The SSL SiX looked weird and over-priced, but I gave it a try, and wish I got it sooner. Tons of headroom, beautiful sounding pre's, fantastic EQ's and compressors--super flexible routing designed for the current state of small studios. The headphone amp is pristine--without the free fuzz circuit Mackie includes. I looked into 500 series outboard gear and the SiX is a bargain compared to putting anything remotely comparable together. It sounds great and I'm not fighting it every time I go into the studio. I also added a patchbay, and it's equally indispensable.

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Re: Do high end mixers matter?

Post by 3hands » Mon Dec 21, 2020 9:17 pm

I have a System 8 and I love it but it’s too much for what I need. I’m going to swap it out for a 500 series lunchbox running predominately API. I feel with something like this, I can get a huge sound with very little footprint.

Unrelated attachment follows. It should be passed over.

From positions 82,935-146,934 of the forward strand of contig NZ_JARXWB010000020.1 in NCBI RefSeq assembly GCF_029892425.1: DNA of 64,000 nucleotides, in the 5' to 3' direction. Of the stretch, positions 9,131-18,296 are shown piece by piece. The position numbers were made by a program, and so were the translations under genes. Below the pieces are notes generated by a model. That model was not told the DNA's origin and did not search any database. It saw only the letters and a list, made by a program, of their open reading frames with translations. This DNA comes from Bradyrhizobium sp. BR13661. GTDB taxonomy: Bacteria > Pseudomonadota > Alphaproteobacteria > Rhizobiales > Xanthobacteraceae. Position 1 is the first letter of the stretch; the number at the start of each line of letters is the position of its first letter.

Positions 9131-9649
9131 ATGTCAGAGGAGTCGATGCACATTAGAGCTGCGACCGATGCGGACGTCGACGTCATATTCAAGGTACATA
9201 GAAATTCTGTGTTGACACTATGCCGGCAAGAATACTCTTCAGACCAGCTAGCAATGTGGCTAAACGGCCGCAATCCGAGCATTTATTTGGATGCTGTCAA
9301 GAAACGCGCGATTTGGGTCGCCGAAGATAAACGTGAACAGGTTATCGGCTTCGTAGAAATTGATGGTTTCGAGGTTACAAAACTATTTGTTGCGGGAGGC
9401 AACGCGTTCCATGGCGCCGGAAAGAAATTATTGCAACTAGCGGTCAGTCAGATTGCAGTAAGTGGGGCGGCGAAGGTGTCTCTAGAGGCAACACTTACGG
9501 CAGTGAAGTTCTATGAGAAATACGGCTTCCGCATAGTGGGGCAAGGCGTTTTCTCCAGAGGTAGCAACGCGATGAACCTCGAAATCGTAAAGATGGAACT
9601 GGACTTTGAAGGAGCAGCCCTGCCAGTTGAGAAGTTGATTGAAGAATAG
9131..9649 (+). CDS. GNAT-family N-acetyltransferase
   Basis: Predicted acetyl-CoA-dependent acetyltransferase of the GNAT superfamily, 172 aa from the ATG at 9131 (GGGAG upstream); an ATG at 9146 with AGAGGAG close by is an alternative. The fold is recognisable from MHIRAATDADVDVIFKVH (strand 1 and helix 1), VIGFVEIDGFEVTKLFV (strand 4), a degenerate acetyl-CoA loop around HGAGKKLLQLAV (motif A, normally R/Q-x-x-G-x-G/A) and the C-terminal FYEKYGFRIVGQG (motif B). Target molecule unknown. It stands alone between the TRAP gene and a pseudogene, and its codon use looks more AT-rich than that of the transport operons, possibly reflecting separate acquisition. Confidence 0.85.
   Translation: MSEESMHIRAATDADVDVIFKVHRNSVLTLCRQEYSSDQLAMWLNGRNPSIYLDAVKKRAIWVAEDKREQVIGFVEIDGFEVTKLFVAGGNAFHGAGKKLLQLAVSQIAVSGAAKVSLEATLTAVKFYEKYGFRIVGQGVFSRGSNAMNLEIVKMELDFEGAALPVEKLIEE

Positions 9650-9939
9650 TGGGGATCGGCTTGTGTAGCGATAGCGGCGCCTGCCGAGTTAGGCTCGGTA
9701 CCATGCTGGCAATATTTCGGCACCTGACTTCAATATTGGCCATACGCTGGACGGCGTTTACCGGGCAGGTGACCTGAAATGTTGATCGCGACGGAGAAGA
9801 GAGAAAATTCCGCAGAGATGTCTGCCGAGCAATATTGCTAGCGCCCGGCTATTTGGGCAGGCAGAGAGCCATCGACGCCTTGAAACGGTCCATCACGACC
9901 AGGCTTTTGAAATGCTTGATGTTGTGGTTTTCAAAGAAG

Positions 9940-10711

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Re: Do high end mixers matter?

Post by dubonaire » Mon Dec 21, 2020 11:40 pm

3hands wrote:
Mon Dec 21, 2020 9:17 pm
I have a System 8 and I love it but it’s too much for what I need. I’m going to swap it out for a 500 series lunchbox running predominately API. I feel with something like this, I can get a huge sound with very little footprint.
I'm planning to get a Cranborne ADAT500. Current plan is to put a Zahl EQ and a Shadow Hills Dual Vandergraph in it. And then probably something like Chandler or Rupert Neve pres currently undecided. I have to confess that is pure gear lust.

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Re: Do high end mixers matter?

Post by mmp » Tue Dec 22, 2020 12:00 am